Many years ago, Kuser School Custodian and close friend George Scott called me and told me he had been following my many Kuser School columns as had many of the teachers at Kuser. He said he had a very large black trash bag that he was told to dispose of and he thought of me. How grateful I am that he did. In that bag were countless VINTAGE class photos, and other memorabilia from the glorious past of Kuser School. Unfortunately, there are some administrators who are more interested in "tidiness" than they are in preserving precious historical photos and documents. Ironically, I have returned the collection to Principal Roberto Kesting with the promise that they will be saved and preserved for future generations. I am assuming that they are now back in their rightful place in the historical files at Kuser. HOWEVER, there is one that I have opted to keep. It is the one class room instructional poster that I remember quite well. I am hearing the very stupid opinion from some quarters that "cursive" writing is now an unnecessary subject to cover in today's society with the advent of the computer and its ability to communicate via the written word replete with "spell checking." What an idiotic observation! Hand writing was near the top of the list for those of us who attended grammar school in the first half of the 20th century. I remember how we were instructed to sit up straight at our desk, feet planted firmly on the floor, and to assume the posture of the students in the photo. Summoning all the humility in my power, I am proud to say that my handwriting at the age of 82 is every bit as good as it was when I was a student. Indeed, my handwriting ability has even led to a number of folks requesting that I calligraphically label wedding name tags. (No, I no longer do that service.) I remember when there was a class known as "PENMANSHIP;" which we all were subjected to. I also remember that constant use of the pencil and later the "straight pen" left a physical "bump" on our middle finger from extensive use of our writing tools. No need to ask me my opinion on "Common Core." I prefer the antiquated disciplined and work hard ethic of learning taught by teachers whose hand writing was beyond splendid.

Wednesday, July 20, 2016


This is a combination of a February 26, 1885 article on the "Union Library" which was once located where today's N.J. Bell Telephone building is on 20-22 East State Street. There were so many incredibly beautiful architectural structures in down town Trenton in the 19th and early 20th century, all of which gave up their beauty to "progress." The building was the headquarters of the WCTU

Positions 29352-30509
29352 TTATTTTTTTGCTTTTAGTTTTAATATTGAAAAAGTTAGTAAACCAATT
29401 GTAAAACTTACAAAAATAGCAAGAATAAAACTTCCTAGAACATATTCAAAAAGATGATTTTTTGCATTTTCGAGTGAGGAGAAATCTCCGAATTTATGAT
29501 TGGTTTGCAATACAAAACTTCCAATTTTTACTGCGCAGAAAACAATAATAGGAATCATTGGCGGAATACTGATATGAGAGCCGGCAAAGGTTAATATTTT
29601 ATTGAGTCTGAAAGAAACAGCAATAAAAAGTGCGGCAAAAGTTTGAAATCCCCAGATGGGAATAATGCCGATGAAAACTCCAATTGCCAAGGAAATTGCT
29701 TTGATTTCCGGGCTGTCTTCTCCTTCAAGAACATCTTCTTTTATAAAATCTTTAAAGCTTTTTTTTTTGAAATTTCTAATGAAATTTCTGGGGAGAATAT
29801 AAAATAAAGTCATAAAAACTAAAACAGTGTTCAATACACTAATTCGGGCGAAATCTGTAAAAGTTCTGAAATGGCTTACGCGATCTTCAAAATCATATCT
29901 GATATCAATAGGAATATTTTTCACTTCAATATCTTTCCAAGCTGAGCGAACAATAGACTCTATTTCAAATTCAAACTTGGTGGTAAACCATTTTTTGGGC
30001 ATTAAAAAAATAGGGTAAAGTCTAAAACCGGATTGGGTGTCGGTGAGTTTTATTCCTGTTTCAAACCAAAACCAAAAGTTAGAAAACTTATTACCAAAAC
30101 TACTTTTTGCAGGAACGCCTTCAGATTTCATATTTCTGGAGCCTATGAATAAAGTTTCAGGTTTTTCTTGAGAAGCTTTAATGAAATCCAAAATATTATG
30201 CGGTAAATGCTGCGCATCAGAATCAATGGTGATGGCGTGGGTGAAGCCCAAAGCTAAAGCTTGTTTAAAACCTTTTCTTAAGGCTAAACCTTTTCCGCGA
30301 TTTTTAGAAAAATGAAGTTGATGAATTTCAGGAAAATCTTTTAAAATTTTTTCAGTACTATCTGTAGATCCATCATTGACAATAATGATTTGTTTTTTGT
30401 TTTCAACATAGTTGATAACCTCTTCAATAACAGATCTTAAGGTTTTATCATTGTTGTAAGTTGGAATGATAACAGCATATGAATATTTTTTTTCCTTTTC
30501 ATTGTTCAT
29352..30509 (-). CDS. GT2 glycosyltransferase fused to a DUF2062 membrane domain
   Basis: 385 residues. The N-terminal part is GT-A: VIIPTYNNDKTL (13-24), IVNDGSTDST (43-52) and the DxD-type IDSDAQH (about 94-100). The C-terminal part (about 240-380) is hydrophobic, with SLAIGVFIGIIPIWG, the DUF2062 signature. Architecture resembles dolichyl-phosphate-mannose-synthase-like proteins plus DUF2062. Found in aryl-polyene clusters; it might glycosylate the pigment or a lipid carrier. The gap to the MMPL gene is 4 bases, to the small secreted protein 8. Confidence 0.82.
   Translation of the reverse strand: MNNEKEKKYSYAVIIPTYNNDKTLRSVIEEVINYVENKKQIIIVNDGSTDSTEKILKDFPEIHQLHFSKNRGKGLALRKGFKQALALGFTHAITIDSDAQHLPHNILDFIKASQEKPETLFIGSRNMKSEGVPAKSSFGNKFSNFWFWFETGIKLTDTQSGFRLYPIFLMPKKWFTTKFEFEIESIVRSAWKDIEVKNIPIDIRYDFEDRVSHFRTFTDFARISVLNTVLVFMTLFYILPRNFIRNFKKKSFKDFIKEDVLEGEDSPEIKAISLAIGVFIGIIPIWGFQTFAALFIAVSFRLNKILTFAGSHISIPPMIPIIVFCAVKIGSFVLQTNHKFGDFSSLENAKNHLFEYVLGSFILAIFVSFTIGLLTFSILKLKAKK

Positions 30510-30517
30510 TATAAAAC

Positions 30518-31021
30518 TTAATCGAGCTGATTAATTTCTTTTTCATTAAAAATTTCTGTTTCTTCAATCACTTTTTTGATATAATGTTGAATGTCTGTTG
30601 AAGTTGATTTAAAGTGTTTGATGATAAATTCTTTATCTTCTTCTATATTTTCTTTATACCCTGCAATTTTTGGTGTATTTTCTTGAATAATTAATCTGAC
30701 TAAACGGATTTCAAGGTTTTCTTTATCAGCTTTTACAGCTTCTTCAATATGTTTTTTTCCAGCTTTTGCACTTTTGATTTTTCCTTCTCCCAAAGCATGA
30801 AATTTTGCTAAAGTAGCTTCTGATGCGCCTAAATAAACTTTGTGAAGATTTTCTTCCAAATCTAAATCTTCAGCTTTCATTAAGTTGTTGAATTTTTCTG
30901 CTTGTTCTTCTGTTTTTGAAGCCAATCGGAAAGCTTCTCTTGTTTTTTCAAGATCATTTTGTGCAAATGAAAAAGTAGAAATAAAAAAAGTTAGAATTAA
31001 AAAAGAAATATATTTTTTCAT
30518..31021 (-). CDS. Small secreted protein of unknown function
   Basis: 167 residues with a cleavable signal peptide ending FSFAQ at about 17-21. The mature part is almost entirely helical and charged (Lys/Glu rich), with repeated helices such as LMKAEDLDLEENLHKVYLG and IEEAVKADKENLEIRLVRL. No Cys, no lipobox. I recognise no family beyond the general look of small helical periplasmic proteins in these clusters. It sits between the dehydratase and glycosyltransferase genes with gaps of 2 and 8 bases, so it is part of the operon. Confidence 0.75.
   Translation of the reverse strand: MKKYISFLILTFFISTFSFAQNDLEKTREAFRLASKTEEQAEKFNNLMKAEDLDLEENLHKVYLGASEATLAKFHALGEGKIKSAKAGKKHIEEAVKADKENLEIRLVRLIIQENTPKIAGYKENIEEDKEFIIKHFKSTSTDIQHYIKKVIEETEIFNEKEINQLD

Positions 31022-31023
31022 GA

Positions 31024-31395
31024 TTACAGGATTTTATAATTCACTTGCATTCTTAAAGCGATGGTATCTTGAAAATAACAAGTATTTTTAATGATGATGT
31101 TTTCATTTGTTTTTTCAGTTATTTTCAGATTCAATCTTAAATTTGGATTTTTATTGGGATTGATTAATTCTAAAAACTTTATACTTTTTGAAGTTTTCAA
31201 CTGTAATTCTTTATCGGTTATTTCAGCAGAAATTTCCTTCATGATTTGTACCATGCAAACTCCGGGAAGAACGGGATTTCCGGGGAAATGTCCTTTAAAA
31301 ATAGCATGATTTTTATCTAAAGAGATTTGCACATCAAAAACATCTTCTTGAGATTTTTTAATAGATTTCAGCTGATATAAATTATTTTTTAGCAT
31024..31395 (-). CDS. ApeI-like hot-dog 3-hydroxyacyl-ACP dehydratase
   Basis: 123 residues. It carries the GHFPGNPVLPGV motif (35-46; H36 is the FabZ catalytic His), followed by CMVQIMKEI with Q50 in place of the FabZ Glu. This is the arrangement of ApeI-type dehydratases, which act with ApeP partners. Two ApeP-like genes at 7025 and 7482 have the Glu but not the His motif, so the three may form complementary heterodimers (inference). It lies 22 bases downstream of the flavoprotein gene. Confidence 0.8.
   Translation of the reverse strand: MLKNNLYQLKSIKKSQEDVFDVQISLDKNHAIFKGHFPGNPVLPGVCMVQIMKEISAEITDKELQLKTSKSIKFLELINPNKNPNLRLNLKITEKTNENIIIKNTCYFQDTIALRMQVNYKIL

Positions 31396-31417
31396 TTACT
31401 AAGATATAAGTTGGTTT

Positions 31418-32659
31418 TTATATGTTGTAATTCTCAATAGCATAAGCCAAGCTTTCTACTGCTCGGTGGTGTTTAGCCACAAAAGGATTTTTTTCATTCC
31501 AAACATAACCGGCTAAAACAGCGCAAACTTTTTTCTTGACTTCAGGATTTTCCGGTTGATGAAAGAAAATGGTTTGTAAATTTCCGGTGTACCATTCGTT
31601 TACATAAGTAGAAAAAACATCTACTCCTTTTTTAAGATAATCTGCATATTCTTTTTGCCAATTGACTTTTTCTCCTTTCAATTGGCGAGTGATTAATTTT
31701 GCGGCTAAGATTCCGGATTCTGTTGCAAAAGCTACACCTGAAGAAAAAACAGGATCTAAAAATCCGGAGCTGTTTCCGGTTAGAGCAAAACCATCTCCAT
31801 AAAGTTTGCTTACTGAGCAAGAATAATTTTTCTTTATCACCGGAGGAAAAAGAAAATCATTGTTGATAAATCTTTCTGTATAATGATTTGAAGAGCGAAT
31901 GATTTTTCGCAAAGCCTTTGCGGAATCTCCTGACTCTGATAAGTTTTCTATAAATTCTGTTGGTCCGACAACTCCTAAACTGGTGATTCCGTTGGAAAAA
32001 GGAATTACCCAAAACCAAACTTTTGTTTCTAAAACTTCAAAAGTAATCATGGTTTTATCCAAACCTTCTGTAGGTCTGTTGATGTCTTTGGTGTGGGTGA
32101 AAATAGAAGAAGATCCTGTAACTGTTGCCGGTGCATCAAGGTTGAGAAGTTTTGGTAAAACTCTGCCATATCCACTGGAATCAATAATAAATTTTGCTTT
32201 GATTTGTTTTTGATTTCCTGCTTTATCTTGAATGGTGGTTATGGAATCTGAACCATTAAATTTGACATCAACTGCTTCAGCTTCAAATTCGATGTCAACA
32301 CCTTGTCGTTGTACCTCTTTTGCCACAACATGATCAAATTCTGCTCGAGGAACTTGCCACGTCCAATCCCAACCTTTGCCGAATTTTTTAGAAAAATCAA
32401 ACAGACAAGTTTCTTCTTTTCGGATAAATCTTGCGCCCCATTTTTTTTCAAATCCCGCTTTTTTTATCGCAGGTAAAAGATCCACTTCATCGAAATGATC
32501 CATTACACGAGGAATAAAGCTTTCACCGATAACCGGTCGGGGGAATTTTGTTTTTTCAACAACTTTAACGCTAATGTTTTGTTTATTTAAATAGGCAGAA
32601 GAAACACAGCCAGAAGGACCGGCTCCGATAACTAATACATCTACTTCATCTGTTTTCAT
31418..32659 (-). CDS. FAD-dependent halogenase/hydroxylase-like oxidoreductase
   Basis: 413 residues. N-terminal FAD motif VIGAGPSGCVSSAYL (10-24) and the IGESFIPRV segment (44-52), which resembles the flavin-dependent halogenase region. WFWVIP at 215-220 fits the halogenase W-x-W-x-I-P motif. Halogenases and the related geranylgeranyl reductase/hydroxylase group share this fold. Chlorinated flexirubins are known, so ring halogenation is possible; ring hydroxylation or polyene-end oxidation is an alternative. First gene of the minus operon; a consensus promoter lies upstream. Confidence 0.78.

(Womens' Christian Temperance Union) and was one of the many local meeting places back in the 19th century and into the early 20th. The Trenton Free Public Library purchased most of the books and other memorabilia from the old Union Library and undoubtedly was one of the catalysts that began the incredible "Trentoniana" collection.

Tuesday, July 19, 2016


I was pleasantly surprised that I am genealogically related to Joseph Borden for whom this bucolic town is named is directly related to my mother who was a member of the MOUNT family; pioneer settlers in Monmouth County in the area of Navesink and Locust. She nor I never knew that she was directly descended not only from the Borden family, but also John Adams, Conrwallis, and COUNTLESS historic personages from our historic past. Above is a full page scan of the town's history and I am working on page 2. It is a really cumbersome effort to scan these full "broad sheet" pages of the Trenton Times.

Monday, July 18, 2016


What an historic treasure! Here's the original "DAILY TRUE AMERICAN" engraving of the new Trenton High School which was to replace the old Mercer Street Trenton High School. As you can see by my re-formatted graphic, the old newspaper page has been resurrected, brightened up, color added and is now a qualifying digital piece of Trenton area history! This building was on the corner of Hamilton and Chestnut Avenue, and as can be seen in the True American engraving, was an architectural gem. Can you even begin to imagine walking the halls in that splendidly beautiful building? Can you imagine how great it would have been to save that splendid beautiful building? Dream on! The original page is shown below and you will agree that it was impossible to fit this within the boundaries of the computer screen. It is also my goal to make these historic graphics as appealing to the eye as possible. Here is the article and graphic before formatting:

Friday, July 15, 2016


Here's an excellent antique map of Robbinsville and indeed the whole township of WIndsor showing the many prominent old time names of residents. Robbinsville was a major potato shipping center back in the 19th century.


These LARGE graphics do not play well on Facebook, but here on they shine clear, legibly and brightly. This is about 90 percent of a full page dedicated to Hamilton's Rowan School as published in the Trenton Times during 1916 highlighting many of our local schools. The photo on the bottom, along with the Hamilton Library Local History graphic have been added as "fillers" and to complete the page. The very interesting mini articles by the various students adds a certain charm to the page.